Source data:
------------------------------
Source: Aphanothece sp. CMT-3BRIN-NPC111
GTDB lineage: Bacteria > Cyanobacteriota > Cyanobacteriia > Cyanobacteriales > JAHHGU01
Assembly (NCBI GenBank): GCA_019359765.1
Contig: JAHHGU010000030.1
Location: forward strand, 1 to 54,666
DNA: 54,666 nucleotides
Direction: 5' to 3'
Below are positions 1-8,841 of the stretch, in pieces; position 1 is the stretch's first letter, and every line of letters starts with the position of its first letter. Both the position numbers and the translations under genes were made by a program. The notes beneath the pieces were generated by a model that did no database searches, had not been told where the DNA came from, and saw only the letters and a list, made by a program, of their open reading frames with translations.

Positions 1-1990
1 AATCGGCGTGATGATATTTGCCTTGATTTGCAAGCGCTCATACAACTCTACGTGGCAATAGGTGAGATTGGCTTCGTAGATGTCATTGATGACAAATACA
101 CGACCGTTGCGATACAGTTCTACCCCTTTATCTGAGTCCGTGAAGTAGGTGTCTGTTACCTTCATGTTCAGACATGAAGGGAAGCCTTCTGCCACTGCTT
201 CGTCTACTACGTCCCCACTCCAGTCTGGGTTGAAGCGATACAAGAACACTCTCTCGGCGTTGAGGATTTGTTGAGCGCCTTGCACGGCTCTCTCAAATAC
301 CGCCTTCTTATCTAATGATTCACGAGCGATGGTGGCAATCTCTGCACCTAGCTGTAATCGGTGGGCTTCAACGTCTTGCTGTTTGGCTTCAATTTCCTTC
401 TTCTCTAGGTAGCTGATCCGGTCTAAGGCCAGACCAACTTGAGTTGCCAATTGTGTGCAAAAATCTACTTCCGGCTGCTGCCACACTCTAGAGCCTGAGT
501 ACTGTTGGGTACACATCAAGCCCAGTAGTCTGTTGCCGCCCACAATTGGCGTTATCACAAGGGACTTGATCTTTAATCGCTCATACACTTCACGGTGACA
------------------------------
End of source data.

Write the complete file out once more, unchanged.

Source: Aphanothece sp. CMT-3BRIN-NPC111
GTDB lineage: Bacteria > Cyanobacteriota > Cyanobacteriia > Cyanobacteriales > JAHHGU01
Assembly (NCBI GenBank): GCA_019359765.1
Contig: JAHHGU010000030.1
Location: forward strand, 1 to 54,666
DNA: 54,666 nucleotides
Direction: 5' to 3'
Below are positions 1-8,841 of the stretch, in pieces; position 1 is the stretch's first letter, and every line of letters starts with the position of its first letter. Both the position numbers and the translations under genes were made by a program. The notes beneath the pieces were generated by a model that did no database searches, had not been told where the DNA came from, and saw only the letters and a list, made by a program, of their open reading frames with translations.

Positions 1-1990
1 AATCGGCGTGATGATATTTGCCTTGATTTGCAAGCGCTCATACAACTCTACGTGGCAATAGGTGAGATTGGCTTCGTAGATGTCATTGATGACAAATACA
101 CGACCGTTGCGATACAGTTCTACCCCTTTATCTGAGTCCGTGAAGTAGGTGTCTGTTACCTTCATGTTCAGACATGAAGGGAAGCCTTCTGCCACTGCTT
201 CGTCTACTACGTCCCCACTCCAGTCTGGGTTGAAGCGATACAAGAACACTCTCTCGGCGTTGAGGATTTGTTGAGCGCCTTGCACGGCTCTCTCAAATAC
301 CGCCTTCTTATCTAATGATTCACGAGCGATGGTGGCAATCTCTGCACCTAGCTGTAATCGGTGGGCTTCAACGTCTTGCTGTTTGGCTTCAATTTCCTTC
401 TTCTCTAGGTAGCTGATCCGGTCTAAGGCCAGACCAACTTGAGTTGCCAATTGTGTGCAAAAATCTACTTCCGGCTGCTGCCACACTCTAGAGCCTGAGT
501 ACTGTTGGGTACACATCAAGCCCAGTAGTCTGTTGCCGCCCACAATTGGCGTTATCACAAGGGACTTGATCTTTAATCGCTCATACACTTCACGGTGACA